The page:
Cycling is on the up and up in Scotland, according to a new report from Sustrans Scotland, which says that last year saw a record 26 million trips on National Cycle Network routes north of the border.
Sustrans and other active travel groups have recently been pushing the health benefits of getting out of your car. Sustrans Scotland reckons the 34.3 million cycling trips and 28.3 million trips on foot made on the network were worth an estimated £71.5 million in health benefits.
The UK Chief Medical Officer recommends 150 minutes of activity a week for general health. According to Sustrans, 60.5% of users on the National Cycle Network in 2012 completed 30 minutes or more of physical activity on five or more days in the previous week.
Cycling and walking routes pay back between 2 and 9.5 times more than they cost, says Sustrans. The organisation claims that’s a much higher return on investment than for other forms of transport.
Some parts of the network have seen substantial increases in use, according to the Edinburgh Evening News. Automatic counters showed that user numbers for a cycle path in Bathgate rose from 49,067 in 2004 to 162,973 by 2012. At Musselburgh’s Goose Green numbers rose from 35,358 in 2011 to 85,167 last year. And a traffic-free section of path in West Granton hit a record peak of more than 900 cyclists a day on weekdays last summer – 50 per cent up on the same period in 2011.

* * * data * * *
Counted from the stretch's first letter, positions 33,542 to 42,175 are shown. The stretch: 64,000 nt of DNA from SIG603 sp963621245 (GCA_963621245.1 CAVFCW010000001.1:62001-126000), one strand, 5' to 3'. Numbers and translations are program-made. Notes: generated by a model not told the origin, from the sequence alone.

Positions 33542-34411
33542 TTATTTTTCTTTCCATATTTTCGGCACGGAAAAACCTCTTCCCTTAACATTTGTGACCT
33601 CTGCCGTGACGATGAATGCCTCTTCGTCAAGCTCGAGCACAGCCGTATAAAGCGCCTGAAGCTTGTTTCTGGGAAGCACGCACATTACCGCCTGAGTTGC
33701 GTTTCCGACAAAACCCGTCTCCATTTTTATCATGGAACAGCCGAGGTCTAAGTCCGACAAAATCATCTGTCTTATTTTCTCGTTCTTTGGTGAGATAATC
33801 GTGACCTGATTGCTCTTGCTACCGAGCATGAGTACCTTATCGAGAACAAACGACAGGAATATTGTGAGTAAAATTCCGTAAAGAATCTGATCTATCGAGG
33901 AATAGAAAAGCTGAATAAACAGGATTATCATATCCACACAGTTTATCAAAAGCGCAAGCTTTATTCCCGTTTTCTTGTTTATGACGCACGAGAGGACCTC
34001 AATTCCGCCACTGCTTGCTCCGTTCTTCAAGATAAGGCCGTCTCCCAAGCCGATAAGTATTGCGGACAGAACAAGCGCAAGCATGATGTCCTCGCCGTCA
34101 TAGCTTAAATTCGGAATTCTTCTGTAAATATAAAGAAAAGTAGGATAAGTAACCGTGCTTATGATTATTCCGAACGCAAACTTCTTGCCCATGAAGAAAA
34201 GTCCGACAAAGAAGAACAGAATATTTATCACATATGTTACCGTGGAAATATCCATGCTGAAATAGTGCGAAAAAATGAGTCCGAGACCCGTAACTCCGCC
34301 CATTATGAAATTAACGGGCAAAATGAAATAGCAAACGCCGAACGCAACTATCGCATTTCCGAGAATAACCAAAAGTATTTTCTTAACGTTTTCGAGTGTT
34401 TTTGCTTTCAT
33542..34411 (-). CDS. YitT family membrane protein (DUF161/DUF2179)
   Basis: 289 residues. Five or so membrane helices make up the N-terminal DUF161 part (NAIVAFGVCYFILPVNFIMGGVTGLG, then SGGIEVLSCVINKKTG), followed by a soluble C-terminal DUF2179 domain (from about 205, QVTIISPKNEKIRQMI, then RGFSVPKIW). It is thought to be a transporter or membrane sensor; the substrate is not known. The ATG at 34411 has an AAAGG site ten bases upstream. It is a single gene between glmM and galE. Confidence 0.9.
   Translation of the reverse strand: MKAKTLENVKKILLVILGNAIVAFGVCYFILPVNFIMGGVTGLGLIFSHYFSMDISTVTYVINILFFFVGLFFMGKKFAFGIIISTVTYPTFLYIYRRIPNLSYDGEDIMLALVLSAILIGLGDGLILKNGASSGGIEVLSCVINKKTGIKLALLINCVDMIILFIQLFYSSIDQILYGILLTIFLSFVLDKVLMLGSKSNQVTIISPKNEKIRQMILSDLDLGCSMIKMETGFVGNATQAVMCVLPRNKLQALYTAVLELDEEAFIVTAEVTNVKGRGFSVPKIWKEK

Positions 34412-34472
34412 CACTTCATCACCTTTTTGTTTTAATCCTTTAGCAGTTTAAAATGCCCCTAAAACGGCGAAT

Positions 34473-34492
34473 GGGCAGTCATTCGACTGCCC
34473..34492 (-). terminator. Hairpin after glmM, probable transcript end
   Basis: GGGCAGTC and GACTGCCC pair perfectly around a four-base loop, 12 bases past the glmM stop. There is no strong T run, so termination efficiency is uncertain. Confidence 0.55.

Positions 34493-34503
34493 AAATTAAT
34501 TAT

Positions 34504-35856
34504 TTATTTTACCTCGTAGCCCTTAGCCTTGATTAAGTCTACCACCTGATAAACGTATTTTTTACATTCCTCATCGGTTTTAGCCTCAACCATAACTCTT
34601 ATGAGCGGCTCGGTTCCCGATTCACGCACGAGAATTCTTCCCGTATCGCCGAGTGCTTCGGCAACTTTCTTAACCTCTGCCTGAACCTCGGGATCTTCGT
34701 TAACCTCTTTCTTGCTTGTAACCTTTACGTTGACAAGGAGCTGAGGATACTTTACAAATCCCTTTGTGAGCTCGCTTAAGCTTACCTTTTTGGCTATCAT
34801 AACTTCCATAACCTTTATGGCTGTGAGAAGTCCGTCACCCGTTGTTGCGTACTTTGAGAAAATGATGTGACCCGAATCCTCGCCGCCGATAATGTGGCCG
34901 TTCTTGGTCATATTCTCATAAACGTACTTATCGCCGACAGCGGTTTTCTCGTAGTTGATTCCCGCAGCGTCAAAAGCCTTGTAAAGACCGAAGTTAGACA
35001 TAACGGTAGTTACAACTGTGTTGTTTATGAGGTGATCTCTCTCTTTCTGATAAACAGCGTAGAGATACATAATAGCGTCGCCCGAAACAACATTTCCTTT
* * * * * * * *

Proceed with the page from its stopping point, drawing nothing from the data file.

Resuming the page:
Ian Maxwell, from cycle campaign group Spokes, said: “It’s all part of this cycling revolution in Scotland. We are seeing a really spectacular change and this is just one of the ways showing there are far more cyclists on the streets and there are also far more cyclists using off-road paths. That’s really to be welcomed.”
City transport vice-convener Councillor Jim Orr said the soaring numbers confirmed Edinburgh’s reputation as the active travel Capital of Scotland.
“We’re continuing to invest heavily in cycling in Edinburgh at six per cent of the transport budget. We’re trying to remind people cycling is a fun, healthy, convenient and economical way to get around town.”
Lovers of facts and figures can download the full report from Sustrans.
Our official grumpy Northerner, John has been riding bikes for over 30 years since discovering as an uncoordinated teen that a sport could be fun if it didn't require you to catch a ball or get in the way of a hulking prop forward.
Road touring was followed by mountain biking and a career racing in the mud that was as brief as it was unsuccessful.
Somewhere along the line came the discovery that he could string a few words together, followed by the even more remarkable discovery that people were mug enough to pay for this rather than expecting him to do an honest day's work. He's pretty certain he's worked for even more bike publications than Mat Brett.
The inevitable 30-something MAMIL transition saw him shift to skinny tyres and these days he lives in Cambridge where the lack of hills is more than made up for by the headwinds.